In 1956, at age 12, I lived on NAS Sangley Point in the Philippine Islands. Always enamored with airplanes, I imprinted on the Cougars, Banshees, and Skyraiders then being deployed. Not able to be a Naval Aviator because I was nearsighted, I instead became an aeronautical engineer and general aviation pilot. Now retired, I write books and monographs on U.S. Navy aircraft.
If you are looking for Dr. Tommy Thomason, Director of the Texas Center for Community Journalism and a Professor at TCU’s Schieffer School of Journalism, instead of me, his current background and contact information can be found HERE.
As World War II came to a close, piston-powered fighter aircraft were at their zenith, and Navy fighters, such as the Grumman F6F Hellcat and Vought Corsair, dominated the skies over the Pacific. As these fighter designs reached their peak, a new propulsion technology was being developed that held great promise. When introduced, the first jet aircraft were underpowered, and in many ways inferior to propeller-driven aircraft of the time. Naval Air Superiority examines the Navy's struggle to adapt the jet engine to its style of warfare as well as the development and evolution of carrier-borne fighters and their airframes and engines, from the closing days of World War II through Vietnam.
For the first time, U.S. Naval Air Superiority profiles the turbulent design and development stage of the Navy's carrier-based jet fighter program. From the successful designs, such as the Fury, Banshee, Crusader, and Phantom II, to the also-rans, like the Fireball, Pirate, and Cutlass, the Navy's needs are compared to its contractor's proposals and the limits of the evolving engine and aerodynamic technologies of the day. This book includes individual program summaries and aircraft-to-aircraft comparisons, as well as detailing changes and improvements made to aircraft carriers to enable higher speed and gross-weight jet operations.
Strike from the Sea: U.S. Navy Attack Aircraft from Skyraider to Super Hornet 1948-Present celebrates carrier-based air-to-ground attack aircraft that were introduced just before the Korean War, reached maturity during Vietnam, and are deployed today throughout the world. Well-known author and naval aviation authority Tommy Thomason not only explores such legendary Navy aircraft as the A4D Skyhawk, A3J Vigilante, and A-6 Intruder, but also the critical role of the aircraft carrier itself, for without these massive floating airfields, U.S. Navy attack aircraft would have no sea-borne bases from which to operate.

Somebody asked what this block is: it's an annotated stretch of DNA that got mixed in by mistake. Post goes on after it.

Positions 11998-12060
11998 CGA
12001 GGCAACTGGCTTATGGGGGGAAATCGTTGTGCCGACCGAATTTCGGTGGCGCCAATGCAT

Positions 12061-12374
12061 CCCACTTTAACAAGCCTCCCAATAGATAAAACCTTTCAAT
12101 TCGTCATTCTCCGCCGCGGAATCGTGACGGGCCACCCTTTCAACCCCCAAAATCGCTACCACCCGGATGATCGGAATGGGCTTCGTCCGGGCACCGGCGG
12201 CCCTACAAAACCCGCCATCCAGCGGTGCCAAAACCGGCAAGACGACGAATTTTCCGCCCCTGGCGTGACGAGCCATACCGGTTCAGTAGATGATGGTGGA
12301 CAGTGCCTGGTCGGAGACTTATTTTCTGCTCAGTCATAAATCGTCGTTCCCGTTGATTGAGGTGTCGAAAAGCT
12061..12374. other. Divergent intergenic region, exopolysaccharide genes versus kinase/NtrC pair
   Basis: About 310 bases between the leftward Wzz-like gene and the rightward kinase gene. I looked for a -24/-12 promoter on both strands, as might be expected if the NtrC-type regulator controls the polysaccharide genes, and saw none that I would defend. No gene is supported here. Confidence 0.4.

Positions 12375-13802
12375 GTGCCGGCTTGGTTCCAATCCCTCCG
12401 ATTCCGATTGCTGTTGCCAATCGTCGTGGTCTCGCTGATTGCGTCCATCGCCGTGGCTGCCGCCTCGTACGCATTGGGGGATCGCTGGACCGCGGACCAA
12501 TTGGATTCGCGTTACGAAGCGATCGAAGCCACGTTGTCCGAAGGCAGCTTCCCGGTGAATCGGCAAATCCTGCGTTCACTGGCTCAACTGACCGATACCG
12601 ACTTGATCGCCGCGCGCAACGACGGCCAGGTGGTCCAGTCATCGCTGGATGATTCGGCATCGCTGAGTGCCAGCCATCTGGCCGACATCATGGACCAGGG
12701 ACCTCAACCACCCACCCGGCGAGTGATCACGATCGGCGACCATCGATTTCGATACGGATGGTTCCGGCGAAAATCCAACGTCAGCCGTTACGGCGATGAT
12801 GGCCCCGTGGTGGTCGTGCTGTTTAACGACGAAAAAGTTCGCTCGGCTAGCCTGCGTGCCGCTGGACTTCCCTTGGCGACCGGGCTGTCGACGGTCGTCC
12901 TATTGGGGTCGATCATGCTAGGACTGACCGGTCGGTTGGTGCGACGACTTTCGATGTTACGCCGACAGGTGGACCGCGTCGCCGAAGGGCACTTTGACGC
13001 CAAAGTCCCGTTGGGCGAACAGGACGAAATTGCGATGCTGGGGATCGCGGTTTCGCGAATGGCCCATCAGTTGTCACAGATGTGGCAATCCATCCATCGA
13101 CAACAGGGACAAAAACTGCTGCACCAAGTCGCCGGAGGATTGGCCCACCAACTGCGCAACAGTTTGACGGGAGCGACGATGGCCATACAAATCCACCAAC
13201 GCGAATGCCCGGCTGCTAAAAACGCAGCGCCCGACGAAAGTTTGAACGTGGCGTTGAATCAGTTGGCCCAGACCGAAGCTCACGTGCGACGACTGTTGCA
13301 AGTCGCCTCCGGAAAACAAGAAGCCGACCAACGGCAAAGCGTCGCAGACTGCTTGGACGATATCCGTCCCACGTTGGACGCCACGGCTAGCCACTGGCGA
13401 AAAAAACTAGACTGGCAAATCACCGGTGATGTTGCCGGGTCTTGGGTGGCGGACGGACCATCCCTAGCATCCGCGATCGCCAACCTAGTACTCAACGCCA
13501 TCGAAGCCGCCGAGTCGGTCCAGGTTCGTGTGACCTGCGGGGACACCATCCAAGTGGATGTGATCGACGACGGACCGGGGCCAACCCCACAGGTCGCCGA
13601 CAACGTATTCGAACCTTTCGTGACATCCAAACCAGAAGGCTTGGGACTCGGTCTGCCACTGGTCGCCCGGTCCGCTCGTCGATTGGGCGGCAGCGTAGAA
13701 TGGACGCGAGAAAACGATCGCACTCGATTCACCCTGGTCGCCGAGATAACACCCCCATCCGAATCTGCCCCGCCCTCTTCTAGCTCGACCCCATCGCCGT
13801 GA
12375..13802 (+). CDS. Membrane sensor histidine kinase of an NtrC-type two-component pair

Armament from gravity bombs to today's GPS-guided smart weapons are covered in great detail, and this book also explains that while many different types of airplanes were required for flying attack missions in the past, only one aircraft family - the F/A-18 Hornet - is deployed to carry out these same missions in an even more complex and hostile combat environment today.
Few modern military aircraft can claim the longevity and overall success enjoyed by the legendary Douglas A-4 Skyhawk. Also known as the Bantam Bomber and Scooter, the small, subsonic A-4 first flew in the mid-1950s during an era of ever larger and much more complex supersonic jet fighters. The Skyhawk broke the mold, however, by becoming America's first simple, low-cost, and lightweight jet-powered attack aircraft. Still in use today in South America, the Skyhawk enjoyed a 25-year production run.
A-4s achieved combat fame in the Falklands Islands War and the Vietnam War where one even scored a kill against a faster Soviet-built MiG. Used by the air arms of seven foreign countries as well as the U.S. Navy's famed Blue Angels Flight Demonstration team, the A-4 Skyhawk remains a fascination for naval aviation enthusiasts nearly six decades after it first took to the sky.